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Examining Different Types of Shadows
Photoshop Layer Effects includes Drop Shadow. As the name implies, this type of shadow is created when a light source is almost directly above a floating object—the silhouette of the object making the shadow is dropped onto the surface that receives the shadow. Drop shadows are cool for Web graphics and the text on most issues of PC Magazine. In the realm of photorealism, however, objects almost never float above a surface, and lighting is almost never so perfectly directed at an object that the object’s silhouette is the shape of the shadow.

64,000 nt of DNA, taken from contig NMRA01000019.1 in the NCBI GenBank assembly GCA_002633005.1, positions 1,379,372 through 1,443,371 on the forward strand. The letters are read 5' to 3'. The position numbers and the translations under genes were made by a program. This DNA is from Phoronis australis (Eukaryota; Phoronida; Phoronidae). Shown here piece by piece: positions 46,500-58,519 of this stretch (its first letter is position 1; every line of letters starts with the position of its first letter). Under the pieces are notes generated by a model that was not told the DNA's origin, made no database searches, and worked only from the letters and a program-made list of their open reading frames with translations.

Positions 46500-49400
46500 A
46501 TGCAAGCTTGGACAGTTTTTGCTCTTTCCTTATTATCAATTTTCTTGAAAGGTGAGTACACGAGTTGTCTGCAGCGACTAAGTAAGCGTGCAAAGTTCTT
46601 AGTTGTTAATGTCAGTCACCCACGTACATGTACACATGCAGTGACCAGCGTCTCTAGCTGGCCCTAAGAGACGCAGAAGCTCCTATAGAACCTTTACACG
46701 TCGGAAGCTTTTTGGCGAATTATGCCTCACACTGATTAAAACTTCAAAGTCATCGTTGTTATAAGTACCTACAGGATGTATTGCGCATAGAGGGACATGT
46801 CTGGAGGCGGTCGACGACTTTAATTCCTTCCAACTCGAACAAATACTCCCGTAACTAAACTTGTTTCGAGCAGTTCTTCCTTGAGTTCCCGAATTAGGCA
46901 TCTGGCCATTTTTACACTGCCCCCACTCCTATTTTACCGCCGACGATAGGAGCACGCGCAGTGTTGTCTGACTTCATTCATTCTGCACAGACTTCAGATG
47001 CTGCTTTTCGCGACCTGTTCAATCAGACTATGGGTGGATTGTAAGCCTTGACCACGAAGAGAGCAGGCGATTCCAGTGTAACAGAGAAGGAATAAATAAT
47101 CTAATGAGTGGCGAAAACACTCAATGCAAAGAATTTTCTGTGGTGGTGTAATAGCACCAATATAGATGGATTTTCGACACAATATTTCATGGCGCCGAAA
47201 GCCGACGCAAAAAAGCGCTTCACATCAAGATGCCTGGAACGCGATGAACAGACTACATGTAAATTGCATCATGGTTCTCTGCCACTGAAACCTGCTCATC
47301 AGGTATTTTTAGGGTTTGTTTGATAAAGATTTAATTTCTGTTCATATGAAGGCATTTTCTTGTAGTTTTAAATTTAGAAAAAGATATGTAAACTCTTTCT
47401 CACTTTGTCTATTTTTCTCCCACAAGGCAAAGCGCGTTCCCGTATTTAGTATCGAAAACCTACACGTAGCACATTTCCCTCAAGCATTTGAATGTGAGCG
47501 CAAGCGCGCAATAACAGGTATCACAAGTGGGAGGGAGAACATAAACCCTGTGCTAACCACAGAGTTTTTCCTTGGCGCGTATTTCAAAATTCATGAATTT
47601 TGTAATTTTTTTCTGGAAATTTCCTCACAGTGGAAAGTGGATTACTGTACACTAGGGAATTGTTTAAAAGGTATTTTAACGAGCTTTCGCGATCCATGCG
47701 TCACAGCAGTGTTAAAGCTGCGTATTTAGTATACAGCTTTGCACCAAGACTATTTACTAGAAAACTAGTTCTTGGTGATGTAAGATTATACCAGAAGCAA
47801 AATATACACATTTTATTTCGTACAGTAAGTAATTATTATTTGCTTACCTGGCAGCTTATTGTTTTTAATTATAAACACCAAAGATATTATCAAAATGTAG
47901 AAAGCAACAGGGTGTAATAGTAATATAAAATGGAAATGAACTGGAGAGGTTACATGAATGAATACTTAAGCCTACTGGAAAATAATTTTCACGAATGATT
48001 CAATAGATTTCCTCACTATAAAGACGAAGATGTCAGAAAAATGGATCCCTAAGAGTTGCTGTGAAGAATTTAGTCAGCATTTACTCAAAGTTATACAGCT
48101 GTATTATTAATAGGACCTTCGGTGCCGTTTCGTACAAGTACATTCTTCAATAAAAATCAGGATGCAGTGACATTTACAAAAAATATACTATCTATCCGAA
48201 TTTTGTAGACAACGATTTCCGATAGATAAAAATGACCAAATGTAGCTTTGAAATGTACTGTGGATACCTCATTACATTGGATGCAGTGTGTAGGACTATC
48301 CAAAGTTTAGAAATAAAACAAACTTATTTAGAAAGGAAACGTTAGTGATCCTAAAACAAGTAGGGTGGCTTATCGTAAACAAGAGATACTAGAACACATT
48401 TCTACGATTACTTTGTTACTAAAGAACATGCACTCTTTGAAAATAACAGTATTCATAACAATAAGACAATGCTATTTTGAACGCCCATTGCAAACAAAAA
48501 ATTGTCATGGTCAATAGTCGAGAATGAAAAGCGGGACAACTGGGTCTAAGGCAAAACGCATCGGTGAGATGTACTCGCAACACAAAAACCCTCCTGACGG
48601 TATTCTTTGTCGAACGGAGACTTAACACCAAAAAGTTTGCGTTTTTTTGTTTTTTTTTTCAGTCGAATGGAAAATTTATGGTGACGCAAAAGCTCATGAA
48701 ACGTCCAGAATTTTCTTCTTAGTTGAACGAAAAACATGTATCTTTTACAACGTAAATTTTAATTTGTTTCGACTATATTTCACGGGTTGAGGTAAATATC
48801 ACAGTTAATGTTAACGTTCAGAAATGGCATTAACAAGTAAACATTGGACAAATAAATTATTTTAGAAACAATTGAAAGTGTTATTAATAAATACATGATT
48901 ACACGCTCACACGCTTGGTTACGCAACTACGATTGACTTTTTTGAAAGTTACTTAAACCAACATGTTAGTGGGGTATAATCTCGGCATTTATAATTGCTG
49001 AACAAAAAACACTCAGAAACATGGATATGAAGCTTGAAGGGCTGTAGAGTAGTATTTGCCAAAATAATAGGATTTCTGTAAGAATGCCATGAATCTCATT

In figure 1, you can see two examples of shadows: the drop shadow and the cast shadow— sometimes called a perspective shadow.
Shadows from floating objects are often drop shadows; shadows that add a casting plane to the image are called cast shadows.
As you can see in this figure, the cartoon fellow with the cast shadow seems anchored to the ground—drop shadows tend to add height to the object, whereas cast shadows add depth to a scene. In the sections to follow, you’ll learn how to add a photorealistic shadow to several images, and in the process, you’ll learn a trick or two about adding accurate shading to modeled scenes or to digitized photographs.